Eight Tips for Buying Antique Furniture

Where and how should you buy antique furniture? If you are thinking about buying antique furniture, there is a lot to consider. This is primarily because you are not just buying used furniture, but furniture from a specific era or culture. This is a smart strategy to get top quality furniture at a bargain and so you must take extra care. Below are some expert tips from a furniture appraiser to help you get the best vintage furniture pieces that match your décor, lifestyle and budget.

Examine How the Piece Was Made

If the piece you are looking at has drawers, you can easily tell if it is handmade or not by simply examining how the drawers were constructed. If the piece is handmade, you should see dovetails at the side of the drawer. You should also see larger cut marks, known as kerf marks, on the front inside of the drawer, particularly where it meets the sides. These marks indicate where the craftsman was cutting out the dovetails before attaching the drawer face to the sides. They are proof of hand craftsmanship. The lack of dovetails could indicate that the piece is held together with nails and glue, typical of 20th-century furniture.

Check out the Hardware

Before you close the drawers, inspect the hardware as well. There should be a nut and threaded post securing the brass hardware to the drawer front. If you see a flathead or slotted screw instead, it is an indication of newer hardware. This can be both a positive and negative revelation depending on what you want, as newer pieces let you change them easily, while original pieces are authentic to the item.

Try to Find a Label, Stamp or Signature

Drawers hold a lot of information regarding the age and authenticity of a piece of furniture. Check on the underside and backs of drawers for a label, stamp or signature. Signatures are rare on pieces from the 17th and 18th centuries, but if you find chalk signatures or pencil marks, they could tell you when and by whom the piece was made. Stamps are common in factory-made furniture from the late 19th century up to around the 1950s. These impressed or stencilled numbers indicate the designs produced by the factory and may not necessarily be names.

Check for Any Damage or Wear

Check on the areas of the furniture that are more susceptible to wear. Those are the areas that are most likely to be damaged. For a chair, check the back – since most people like to tip or lean back on chairs. Also, the splats (centre supports) and crest (upper portion) are the most likely parts to be replaced or repaired. For bigger items like sofas or chests of drawers, people often push them rather than lift when moving them. Therefore, check their feet for signs of replacement or damage.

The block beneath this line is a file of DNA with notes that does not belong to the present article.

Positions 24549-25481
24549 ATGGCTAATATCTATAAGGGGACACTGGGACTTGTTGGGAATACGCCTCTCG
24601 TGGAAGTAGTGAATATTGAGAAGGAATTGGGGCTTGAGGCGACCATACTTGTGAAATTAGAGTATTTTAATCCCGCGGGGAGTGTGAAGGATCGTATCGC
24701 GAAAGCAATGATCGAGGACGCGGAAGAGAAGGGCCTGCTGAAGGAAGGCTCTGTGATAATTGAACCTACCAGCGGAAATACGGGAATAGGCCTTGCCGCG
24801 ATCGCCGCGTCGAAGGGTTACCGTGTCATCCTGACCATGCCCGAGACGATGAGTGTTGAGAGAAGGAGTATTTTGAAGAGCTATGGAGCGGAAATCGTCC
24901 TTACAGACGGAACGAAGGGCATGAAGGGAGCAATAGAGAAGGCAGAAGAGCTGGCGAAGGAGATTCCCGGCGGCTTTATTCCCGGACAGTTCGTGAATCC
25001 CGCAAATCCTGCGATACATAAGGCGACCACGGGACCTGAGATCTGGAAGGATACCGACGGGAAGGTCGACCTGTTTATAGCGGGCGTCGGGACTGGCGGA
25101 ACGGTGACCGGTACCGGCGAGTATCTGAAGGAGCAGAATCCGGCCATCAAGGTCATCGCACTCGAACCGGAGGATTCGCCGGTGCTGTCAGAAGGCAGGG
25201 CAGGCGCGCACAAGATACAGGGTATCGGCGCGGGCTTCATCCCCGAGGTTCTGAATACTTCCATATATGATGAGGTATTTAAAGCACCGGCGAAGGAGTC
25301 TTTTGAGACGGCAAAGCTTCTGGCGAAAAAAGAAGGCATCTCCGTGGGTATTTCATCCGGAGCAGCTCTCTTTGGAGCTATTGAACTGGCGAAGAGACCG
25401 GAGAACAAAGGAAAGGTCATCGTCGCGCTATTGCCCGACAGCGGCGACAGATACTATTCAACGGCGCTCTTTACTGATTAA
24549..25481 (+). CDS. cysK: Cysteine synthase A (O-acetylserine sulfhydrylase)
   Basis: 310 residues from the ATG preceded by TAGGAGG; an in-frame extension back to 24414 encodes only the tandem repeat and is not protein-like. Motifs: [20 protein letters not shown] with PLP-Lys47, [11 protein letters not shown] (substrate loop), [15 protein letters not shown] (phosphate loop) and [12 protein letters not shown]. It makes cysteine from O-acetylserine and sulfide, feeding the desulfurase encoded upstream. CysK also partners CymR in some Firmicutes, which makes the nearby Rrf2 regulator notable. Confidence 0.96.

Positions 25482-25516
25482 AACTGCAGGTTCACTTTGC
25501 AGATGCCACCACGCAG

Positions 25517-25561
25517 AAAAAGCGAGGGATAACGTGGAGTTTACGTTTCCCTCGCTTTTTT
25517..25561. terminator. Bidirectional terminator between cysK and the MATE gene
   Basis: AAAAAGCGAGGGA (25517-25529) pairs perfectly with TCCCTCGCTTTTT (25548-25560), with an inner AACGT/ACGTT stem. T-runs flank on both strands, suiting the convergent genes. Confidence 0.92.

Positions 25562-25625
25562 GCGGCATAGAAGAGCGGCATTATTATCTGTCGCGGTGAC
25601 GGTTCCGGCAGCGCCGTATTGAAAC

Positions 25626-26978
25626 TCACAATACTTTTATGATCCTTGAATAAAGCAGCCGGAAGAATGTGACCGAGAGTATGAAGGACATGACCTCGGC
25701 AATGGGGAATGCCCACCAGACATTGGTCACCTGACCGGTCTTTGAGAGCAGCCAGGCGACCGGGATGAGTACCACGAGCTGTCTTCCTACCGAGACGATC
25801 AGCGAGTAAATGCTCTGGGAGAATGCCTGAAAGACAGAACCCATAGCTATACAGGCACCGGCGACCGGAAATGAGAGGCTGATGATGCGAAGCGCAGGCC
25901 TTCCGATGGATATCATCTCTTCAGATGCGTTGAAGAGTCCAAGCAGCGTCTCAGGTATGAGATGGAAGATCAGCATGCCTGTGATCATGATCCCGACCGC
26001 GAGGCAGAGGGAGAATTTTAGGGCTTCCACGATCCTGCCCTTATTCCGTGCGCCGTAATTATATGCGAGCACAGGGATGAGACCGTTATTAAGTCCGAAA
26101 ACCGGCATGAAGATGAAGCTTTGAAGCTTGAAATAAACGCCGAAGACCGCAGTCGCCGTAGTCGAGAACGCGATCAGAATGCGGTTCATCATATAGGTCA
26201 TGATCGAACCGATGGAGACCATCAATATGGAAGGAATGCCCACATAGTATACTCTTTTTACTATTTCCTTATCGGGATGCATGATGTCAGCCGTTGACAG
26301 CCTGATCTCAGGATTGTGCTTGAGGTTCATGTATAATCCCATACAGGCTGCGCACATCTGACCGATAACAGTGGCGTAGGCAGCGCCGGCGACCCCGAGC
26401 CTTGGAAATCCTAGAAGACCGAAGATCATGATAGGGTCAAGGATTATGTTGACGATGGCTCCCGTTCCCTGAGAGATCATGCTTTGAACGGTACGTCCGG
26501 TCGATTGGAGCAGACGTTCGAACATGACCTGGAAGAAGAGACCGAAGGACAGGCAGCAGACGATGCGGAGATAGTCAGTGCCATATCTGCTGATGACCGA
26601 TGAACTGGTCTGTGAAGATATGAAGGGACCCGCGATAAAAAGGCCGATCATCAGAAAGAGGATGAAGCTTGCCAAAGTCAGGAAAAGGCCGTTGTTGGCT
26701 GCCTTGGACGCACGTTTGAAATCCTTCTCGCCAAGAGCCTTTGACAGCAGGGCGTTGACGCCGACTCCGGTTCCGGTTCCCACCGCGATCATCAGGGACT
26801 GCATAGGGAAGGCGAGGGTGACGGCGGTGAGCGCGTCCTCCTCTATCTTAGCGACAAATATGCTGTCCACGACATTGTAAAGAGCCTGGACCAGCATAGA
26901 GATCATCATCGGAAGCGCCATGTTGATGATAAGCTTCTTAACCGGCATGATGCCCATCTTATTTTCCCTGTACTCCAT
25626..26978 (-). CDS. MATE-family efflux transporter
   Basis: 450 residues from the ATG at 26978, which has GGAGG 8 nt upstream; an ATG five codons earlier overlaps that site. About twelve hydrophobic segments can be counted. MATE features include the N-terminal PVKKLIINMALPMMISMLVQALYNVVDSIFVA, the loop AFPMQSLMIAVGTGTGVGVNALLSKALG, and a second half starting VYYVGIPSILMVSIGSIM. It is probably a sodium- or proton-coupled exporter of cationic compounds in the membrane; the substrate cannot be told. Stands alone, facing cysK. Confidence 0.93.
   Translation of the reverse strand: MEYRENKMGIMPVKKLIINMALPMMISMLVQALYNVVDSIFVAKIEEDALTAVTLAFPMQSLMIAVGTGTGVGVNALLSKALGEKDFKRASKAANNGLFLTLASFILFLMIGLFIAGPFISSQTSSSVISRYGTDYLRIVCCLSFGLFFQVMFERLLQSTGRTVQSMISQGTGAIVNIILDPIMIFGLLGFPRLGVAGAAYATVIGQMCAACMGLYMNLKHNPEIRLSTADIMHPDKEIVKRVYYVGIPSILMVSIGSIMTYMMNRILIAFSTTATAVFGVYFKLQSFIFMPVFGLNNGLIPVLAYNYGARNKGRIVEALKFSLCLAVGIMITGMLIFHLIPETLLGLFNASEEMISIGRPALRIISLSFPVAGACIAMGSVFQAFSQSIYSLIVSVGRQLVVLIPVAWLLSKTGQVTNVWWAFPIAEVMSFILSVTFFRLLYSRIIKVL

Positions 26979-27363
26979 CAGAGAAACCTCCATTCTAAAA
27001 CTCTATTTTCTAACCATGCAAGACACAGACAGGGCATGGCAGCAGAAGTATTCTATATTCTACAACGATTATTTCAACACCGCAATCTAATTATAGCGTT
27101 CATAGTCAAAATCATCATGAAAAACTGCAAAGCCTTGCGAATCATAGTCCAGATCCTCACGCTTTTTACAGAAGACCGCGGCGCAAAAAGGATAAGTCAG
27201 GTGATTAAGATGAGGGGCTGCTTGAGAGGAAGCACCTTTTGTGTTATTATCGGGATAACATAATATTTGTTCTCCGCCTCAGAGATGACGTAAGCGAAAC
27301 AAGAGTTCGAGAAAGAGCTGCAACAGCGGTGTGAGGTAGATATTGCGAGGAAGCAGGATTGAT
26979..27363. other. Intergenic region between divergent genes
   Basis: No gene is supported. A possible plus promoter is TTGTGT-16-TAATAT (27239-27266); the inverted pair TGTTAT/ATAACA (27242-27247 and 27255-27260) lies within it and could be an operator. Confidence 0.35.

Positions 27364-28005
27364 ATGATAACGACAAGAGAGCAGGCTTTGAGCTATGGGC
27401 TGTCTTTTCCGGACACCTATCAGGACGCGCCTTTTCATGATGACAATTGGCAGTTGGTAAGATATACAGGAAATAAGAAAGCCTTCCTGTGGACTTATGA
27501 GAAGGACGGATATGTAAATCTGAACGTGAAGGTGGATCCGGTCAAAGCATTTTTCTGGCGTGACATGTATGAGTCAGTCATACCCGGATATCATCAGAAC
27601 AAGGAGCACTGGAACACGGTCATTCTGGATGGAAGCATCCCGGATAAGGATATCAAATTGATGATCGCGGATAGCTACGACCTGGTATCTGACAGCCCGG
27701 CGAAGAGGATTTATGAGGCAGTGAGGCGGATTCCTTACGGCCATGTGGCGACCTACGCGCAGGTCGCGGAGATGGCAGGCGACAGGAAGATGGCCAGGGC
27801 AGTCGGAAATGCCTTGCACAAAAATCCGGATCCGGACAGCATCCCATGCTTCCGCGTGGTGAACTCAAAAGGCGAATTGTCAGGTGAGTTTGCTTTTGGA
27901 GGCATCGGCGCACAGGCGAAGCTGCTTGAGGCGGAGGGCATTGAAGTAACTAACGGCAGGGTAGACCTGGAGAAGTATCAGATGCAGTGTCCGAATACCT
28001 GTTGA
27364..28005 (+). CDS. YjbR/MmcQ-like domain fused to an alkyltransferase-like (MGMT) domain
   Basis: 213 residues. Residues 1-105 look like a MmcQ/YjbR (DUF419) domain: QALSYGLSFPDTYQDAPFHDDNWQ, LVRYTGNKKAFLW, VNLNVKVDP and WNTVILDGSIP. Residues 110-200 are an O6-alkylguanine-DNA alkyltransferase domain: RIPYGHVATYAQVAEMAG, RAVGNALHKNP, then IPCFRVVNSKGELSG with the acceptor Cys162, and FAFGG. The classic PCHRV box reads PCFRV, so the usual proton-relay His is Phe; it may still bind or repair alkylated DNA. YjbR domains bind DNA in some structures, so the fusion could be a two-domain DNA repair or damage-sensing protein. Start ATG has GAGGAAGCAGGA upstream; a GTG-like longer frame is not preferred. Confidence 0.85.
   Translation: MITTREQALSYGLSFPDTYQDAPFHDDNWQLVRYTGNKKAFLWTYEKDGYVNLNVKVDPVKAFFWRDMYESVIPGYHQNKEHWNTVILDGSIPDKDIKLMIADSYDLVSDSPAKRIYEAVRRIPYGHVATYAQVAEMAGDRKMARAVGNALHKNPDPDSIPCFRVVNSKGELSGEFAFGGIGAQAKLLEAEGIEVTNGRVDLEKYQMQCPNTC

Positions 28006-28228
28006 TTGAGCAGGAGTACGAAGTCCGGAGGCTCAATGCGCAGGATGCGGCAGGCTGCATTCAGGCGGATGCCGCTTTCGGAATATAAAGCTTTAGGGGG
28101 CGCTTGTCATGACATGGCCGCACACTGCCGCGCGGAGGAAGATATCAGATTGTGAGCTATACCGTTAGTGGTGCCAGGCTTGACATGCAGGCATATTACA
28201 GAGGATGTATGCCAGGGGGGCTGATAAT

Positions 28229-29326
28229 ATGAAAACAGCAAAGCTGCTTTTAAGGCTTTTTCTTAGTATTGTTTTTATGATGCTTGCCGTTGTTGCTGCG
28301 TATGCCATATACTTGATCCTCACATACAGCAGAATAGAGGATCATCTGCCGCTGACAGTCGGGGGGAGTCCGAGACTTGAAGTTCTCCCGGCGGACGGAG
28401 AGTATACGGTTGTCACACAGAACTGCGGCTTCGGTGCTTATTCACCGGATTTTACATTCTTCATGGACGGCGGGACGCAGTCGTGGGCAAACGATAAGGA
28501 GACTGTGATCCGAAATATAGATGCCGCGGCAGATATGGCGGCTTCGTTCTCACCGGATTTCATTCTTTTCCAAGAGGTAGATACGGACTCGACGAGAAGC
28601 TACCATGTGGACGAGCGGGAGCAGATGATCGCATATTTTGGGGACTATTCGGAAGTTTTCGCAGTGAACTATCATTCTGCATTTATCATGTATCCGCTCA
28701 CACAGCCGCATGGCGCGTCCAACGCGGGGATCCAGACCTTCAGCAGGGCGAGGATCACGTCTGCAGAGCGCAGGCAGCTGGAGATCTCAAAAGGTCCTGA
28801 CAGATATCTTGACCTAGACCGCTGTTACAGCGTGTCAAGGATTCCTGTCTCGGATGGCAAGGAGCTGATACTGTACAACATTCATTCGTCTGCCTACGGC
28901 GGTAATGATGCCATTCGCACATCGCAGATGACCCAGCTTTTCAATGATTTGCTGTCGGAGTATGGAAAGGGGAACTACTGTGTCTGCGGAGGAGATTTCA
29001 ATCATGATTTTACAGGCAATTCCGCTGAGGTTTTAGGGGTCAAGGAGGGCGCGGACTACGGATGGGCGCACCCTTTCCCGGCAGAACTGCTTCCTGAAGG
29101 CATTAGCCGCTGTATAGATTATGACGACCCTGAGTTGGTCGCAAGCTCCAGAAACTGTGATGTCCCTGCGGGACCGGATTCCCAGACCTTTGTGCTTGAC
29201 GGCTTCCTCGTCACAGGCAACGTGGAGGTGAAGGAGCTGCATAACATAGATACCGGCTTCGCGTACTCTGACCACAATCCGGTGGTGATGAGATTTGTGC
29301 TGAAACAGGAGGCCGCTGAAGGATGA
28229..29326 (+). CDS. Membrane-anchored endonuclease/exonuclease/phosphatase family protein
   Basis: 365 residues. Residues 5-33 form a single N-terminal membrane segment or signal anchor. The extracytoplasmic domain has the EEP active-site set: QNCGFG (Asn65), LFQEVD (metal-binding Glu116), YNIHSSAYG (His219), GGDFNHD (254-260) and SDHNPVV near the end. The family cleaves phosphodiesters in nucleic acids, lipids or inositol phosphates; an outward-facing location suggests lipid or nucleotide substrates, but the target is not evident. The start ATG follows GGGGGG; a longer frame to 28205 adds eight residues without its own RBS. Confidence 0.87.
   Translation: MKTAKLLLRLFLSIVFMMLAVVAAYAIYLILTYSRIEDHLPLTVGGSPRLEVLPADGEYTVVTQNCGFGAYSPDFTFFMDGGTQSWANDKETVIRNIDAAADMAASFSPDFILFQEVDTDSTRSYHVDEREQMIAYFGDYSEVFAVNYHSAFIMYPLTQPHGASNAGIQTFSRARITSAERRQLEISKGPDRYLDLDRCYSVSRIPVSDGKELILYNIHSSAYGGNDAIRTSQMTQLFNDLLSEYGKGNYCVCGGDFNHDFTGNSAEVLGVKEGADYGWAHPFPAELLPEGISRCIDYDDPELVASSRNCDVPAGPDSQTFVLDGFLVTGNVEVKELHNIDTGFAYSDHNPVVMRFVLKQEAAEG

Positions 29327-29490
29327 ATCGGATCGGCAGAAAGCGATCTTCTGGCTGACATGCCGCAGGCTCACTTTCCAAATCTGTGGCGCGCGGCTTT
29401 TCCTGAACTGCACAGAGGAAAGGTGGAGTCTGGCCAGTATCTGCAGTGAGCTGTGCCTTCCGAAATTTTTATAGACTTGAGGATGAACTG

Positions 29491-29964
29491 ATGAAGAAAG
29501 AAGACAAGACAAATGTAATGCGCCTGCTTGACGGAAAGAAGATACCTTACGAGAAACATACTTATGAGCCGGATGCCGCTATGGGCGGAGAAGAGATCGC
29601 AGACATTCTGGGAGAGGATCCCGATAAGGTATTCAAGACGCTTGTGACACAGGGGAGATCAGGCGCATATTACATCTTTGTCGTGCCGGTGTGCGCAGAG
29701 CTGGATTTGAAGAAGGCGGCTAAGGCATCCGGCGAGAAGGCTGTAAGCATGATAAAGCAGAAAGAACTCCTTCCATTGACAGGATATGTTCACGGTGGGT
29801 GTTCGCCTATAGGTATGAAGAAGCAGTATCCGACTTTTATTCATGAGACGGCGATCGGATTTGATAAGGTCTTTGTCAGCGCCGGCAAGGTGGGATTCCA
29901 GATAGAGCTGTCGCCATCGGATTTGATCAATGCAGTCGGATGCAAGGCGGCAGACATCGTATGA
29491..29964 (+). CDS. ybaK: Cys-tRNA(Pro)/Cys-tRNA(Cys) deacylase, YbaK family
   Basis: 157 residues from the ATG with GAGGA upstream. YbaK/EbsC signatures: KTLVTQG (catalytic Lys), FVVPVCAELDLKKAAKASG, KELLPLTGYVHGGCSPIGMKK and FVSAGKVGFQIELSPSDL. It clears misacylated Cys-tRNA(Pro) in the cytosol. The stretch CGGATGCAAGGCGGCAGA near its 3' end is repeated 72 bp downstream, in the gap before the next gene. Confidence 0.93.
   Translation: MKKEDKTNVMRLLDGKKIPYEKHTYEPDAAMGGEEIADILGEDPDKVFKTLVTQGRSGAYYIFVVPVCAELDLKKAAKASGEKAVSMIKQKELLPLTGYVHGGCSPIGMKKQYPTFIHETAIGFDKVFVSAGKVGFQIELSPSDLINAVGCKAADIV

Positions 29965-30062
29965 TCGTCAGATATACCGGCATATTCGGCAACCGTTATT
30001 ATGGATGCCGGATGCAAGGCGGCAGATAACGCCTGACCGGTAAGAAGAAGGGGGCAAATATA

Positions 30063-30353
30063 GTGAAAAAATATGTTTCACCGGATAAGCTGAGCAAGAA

However, it is important to note that wood will contract and expand over time due to temperature fluctuations, and so a crack in the wood should not worry you unless it is severe. This is particularly common in antique furniture pieces from the 17th to early 19th centuries.

Know the Difference between Repair and Replacement

While this might seem obvious, many people do not really understand the difference. A repair occurs when an original piece is fixed back onto a piece of furniture. On the other hand, a replacement involves repairing an original piece of furniture with an entirely new piece. Because of this, an original repair will be completely different in perception and value when compared to one with replacement pieces.

Decide How You Feel About Refinished Furniture

There are two different opinions regarding the finish on a piece of furniture. The first argument is by purists who hold the view that the original finish is part of the piece’s history and therefore, should never be altered. To them, the original finish, which includes accumulated layers of dirt, grime and oils, gives the piece its authenticity. If you subscribe to this view, you can tell if a piece still has its original finish if it looks black or purple in colour and has a cracked varnish or crazed surface, resembling the skin of an alligator.

The second argument builds on the view that the original finish, though showing the age of the piece, also obscures the quality of wood that the maker may have wanted to highlight. They argue that the maker may not have intended for the piece to look cracked or coloured when they made it. If you hold this view, you will tend to be drawn by pieces that are shiny and look new. However, it is important to remember that the original finish adds value to the piece and once gone, it is nearly impossible to get it back.

Buy Pieces You Love at Carrocel

When buying antique furniture, avoid treating the pieces as investments. Just like stocks and bonds, their value will always fluctuate. With that said, it is important to thoroughly check the piece for dovetails and original hardware while also considering its age. However, even more importantly, remember that you will live with that piece of furniture, so buy what you love. Talk to Carrocel today to learn more about how we can help you own top quality antique furniture at affordable prices.

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